Master of Your Own Financial Destiny?

26 September 2007 Carolyn Gowen

It would be a rare CEO who didn't have a regularly updated business plan for the organisation they are running. But how many CEOs have a written financial plan for their personal affairs?

Typically, CEOs tend to concentrate their efforts on making a success of the business they are running and in many instances make the assumption that if they do their job well, they will be rewarded accordingly and things will just 'fall into place'. That's not a good basis for planning your personal financial future.

As CEO of your personal financial future you should understand, better than anyone else possibly could, exactly what your personal financial goals are and when you want to achieve them. However, sometimes articulating and prioritising these goals can be difficult for busy executives.

"CEOs often get caught up in the hamster wheel of earning big financial rewards but not feeling particularly wealthy."


CEOs often get caught up in the hamster wheel of earning big financial rewards but not feeling particularly wealthy. Earning £500,000 per annum is no use if your lifestyle is costing £550,000. Equally, amassing millions of pounds is of little value if you are doing a job you hate, or it is affecting your relationships or health.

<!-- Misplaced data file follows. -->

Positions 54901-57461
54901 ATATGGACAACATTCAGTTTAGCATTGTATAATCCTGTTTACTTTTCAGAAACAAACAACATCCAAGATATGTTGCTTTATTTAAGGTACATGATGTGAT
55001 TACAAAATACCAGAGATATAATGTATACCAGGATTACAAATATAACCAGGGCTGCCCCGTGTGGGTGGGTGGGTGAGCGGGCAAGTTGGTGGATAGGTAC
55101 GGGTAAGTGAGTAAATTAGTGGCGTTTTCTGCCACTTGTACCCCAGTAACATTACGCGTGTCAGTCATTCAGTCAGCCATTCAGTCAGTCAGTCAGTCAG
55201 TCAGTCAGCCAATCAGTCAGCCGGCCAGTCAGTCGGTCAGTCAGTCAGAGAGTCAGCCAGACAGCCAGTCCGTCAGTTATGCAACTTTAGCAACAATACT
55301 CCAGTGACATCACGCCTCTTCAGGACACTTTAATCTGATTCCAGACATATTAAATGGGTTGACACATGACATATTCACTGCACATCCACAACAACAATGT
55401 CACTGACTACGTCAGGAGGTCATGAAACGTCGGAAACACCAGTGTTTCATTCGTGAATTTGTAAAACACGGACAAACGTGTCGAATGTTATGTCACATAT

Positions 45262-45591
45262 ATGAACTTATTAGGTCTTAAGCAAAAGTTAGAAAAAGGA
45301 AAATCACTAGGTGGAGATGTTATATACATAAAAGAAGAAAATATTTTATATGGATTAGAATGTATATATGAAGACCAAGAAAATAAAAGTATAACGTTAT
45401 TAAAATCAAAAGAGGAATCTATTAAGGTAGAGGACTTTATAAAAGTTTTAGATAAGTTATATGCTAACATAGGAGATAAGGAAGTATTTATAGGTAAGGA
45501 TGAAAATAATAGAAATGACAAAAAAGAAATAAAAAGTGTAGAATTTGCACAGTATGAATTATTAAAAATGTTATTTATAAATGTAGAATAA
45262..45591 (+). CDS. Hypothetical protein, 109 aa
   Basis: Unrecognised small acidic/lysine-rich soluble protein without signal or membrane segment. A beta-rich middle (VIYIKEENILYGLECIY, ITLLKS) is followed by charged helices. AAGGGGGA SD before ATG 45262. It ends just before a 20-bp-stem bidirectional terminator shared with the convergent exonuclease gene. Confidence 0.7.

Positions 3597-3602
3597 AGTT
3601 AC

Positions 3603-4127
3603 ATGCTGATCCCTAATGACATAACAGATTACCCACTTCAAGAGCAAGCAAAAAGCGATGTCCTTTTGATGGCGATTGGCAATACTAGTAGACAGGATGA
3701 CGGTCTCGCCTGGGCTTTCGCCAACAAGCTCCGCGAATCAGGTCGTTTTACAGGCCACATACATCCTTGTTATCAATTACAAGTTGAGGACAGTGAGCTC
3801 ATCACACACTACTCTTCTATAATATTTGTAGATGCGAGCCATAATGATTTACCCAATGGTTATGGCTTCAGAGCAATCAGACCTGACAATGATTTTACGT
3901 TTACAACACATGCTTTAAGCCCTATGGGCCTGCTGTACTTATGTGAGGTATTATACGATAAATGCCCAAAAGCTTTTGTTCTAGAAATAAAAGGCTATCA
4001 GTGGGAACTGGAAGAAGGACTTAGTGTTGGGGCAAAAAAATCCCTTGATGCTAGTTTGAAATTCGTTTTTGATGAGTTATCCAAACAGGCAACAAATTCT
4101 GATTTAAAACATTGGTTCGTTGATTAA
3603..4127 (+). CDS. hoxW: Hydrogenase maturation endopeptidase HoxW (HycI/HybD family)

There's an old saying 'If you don't know where you're going, you'll end up somewhere else'.

As yourself a few questions:

  • What would you do with your life if you didn't do your current job, money was no problem and you had more time available?
  • What is it that's important about money to you and why?
  • Do you know if you are financially independent already (the time when you do not need to earn money to support your desired lifestyle and paid work is optional), or when you could be?
  • Do you put all those envelopes, paperwork and emails relating to your finances to one side to deal with later?
  • If you had only a week to live what would you regret about your life?
  • Do you really understand your pension scheme?
  • Do you forget to exercise stock options and as a consequence have amassed a hugely concentrated position in your current or former employer's stock?
  • Do you spend more time booking your holidays than planning your personal finances?
  • Does your spouse know where all the paperwork is relating to your family wealth and who to contact in the event of your disability or death?
  • Have you amassed a jumble of policies, plans, holdings and old pension schemes which are generating paper faster than you can read them?


A successful CEO tends to be a delegator by nature, otherwise nothing would ever get done in their organisation. Dealing with the detail of how to achieve the company's goals is usually given to a chief financial officer (CFO), so in the same way it can help to appoint a personal CFO to help you to achieve your personal financial and lifestyle goals as set out in your personal financial plan.

Ideally the CFO of your financial plan should be responsible for the following:

  • Conducting a comprehensive initial assessment of your current financial situation and future aspirations and goals
  • Performing a quantitative analysis that enables you to determine your required rate of return to achieve your goals and how this compares with your risk capacity
  • Providing appropriate and sufficient financial education so that you can make informed and wise decisions
  • Designing the strategies that will optimise and diversify your portfolio in order to achieve your goals